Since time immortal or, at least during my stint on this good planet, Wednesdays have been Enchilada Day. As a child in a Dallas public elementary school, we were offered a Wednesday lunch plate made up of corn tortillas, cheese and a simple sauce of chile con carne. Even as a young man I thought that was DISD's homage to the Wednesday special at El Fenix.
El Fenix was enchiladas in Dallas, at least for me. I knew no differently, and even today they are the bar against which all Tex Mex should be measured and all impostors revealed.
Later, in high school after I had wheels, I discovered lunch beyond the borders of my safe North Dallas haven and found men and women waiting in long lines while sitting on ice chests of beer, eager to enter a tiny adobe building on Maple Avenue that housed the original Herrera's Cafe.
Herrera's brought with it an element of adventure. Walking into the old building, which has since burned and been converted into a hipster dive bar called The Grapevine, Herrera's made you feel as though you were kind of going through a rite of passage. As you entered to the immediate left you saw a semi-open kitchen, as small as it was, and just outside that kitchen sat a beautiful, rotund Mexican woman who was busily making tortillas.
The tortillas were thick and had a strong scent of baking powder and lard. They were the real deal.
I have always maintained that archeologists will be able to detail the history of beer through the parking lot at that Herrera's, as the stacks of pull tabs and bottle caps might be buried dozens of feet deep in front of the old building.
Once the smoke cleared and Herrera's moved, the bloom was off the rose. I still meander into the newer incarnation located across the street from the old location on Maple, near Dallas Observer headquarters, but at the new location, the enchiladas never quite tasted the same as the old. I still make regular visits to Herrera's, but more for sentimental reasons.
This brings us to today's Toque challenge, The Beef Enchilada Rumble: the Tale of Two Tortillas.
Enter two opponents, each having their own booster club, boasting that their enchilada is the quintessential example of the Tex Mex staple. I eagerly offer Escondido's, located on Butler just off Harry Hines and Ojeda's, which has several Dallas locations. We chose its main hub on Maple Avenue.
The search for the perfect enchilada is no easy task. It is fraught with the hardened opinions of others who define their ultimate enchilada through the prism of their own childhood experiences with the dish. During my usual informal poll for enchiladas, Ojeda's name came up frequently. I had not been to an Ojeda's for many years and in approaching the restaurant, I noticed that time was kind to them, at least in the form of a larger parking lot. Walking into the building quickly brought a rush of memory. The room glowed with an eerie redness that I knew would wreak havoc on my photographs. I was greeted kindly by a young woman and seated in the lounge area. Moments later I was shoved a menu and asked for a drink order.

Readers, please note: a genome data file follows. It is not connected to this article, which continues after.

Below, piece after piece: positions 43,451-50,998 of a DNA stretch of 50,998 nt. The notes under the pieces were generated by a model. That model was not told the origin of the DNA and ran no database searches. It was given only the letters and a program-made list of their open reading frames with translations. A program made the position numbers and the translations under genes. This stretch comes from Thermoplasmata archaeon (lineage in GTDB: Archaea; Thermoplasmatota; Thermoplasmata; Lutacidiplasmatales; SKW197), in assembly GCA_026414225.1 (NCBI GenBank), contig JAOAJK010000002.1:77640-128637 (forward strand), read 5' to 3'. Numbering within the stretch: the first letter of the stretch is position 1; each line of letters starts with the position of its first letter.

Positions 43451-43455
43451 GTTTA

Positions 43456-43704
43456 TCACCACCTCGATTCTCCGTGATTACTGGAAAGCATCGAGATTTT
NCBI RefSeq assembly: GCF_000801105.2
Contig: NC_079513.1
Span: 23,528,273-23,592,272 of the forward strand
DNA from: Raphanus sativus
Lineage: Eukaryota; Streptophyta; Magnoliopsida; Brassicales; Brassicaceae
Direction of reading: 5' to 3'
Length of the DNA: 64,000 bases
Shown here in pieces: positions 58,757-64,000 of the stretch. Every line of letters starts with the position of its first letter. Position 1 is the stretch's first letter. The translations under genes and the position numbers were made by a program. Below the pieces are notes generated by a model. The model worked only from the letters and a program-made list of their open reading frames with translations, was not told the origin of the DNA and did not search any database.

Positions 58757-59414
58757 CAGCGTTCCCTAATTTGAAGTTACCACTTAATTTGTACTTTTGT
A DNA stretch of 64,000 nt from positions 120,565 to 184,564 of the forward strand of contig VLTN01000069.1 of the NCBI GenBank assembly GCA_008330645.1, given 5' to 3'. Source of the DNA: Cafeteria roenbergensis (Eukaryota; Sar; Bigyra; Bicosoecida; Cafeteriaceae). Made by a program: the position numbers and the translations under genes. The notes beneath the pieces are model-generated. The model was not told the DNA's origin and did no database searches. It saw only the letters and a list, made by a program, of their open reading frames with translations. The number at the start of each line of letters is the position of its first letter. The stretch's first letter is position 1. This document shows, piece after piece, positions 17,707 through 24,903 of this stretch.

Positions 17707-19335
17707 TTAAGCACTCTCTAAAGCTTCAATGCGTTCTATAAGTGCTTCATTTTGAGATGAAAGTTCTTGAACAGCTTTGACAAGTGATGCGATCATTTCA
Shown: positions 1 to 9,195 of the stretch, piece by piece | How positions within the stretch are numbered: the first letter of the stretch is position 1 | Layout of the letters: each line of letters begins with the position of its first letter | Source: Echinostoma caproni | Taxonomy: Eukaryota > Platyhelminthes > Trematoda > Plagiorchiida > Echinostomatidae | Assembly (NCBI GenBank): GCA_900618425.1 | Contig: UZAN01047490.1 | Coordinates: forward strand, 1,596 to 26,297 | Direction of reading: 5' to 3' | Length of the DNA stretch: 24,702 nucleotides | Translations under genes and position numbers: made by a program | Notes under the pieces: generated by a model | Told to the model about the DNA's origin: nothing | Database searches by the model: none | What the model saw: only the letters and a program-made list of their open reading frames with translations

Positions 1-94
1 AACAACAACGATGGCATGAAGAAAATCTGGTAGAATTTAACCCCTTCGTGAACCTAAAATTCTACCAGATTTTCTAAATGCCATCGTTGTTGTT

There is one thing that transcends all Mexican restaurants in Dallas: speed. You can go from ordering to paying the check in what seems like minutes.
I decided on the lunch beef enchiladas. I considered a beer--my favorite go-to Mexican beer was available for nearly five dollars--but I passed and settled on the enchiladas.
I snacked on chips, which were somewhat bland, and the sauce lacked the necessary punch-in-the-mouth feel that a salsa should possess. The lack of a good sauce was not important, I suppose, as my plate of enchiladas arrived quickly. The large meal steamed my senses and I dove in directly at the center aisle of enchiladas that was flanked by the usual pairing of refried beans and rice. The sauce for the enchilada seemed as weak as the table salsa. It had a creamy mouth-feel, and was not what I might consider a proper chili con carne. Difficult to label it con carne because it was sans the carne.
The cheese had a falseness to it, like the way Cheez Whiz tastes. The mushiness of the tortilla made the enchilada even less enjoyable? After a few bites I was done, pushed the plate aside and grabbed my check.
Escondido's is located less than a mile away from Ojeda's. It's nestled in the industrial zone a short walk from Parkland Hospital. This to me spelled enchilada pay dirt.
Entering Escondido's you cannot escape the large, hand-drawn sign that spells BYOB. Always a welcome sign in my book, so feel free to bring your own beer or margaritas.
I sat near the front and wasted no time ordering the lunch enchilada special. The plate was a few dollars cheaper than Ojeda's, and I noticed a sign offering free margaritas on the 15th to celebrate income tax day. Bonus.
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No sooner did I order the enchiladas than the plate appeared. It was like they anticipated my order or had some sort of wager in the back, knowing this gringo would select the lunch combo No. 1.
The enchilada's had a slight bath of what tasted like the real chili con carne of my youth. Smooth, pungent, and be-speckled with bits of meat. The cheese took on a fresh-grated appeal, as it should. The tortillas had a slight al dente bite. These enchiladas were as real as Tex Mex can be.
As for the condiments, the salsa was not perfect, but you know it was lovingly made on the premises.
For their liberal liquor policies, delicious enchiladas and nod to the working man paying his taxes offering free margaritas tomorrow, we award Escondido's Toque to Toque bragging rights. If we had a trophy it would be filled with cheese and slathered in the amazingly perfect chili con carne.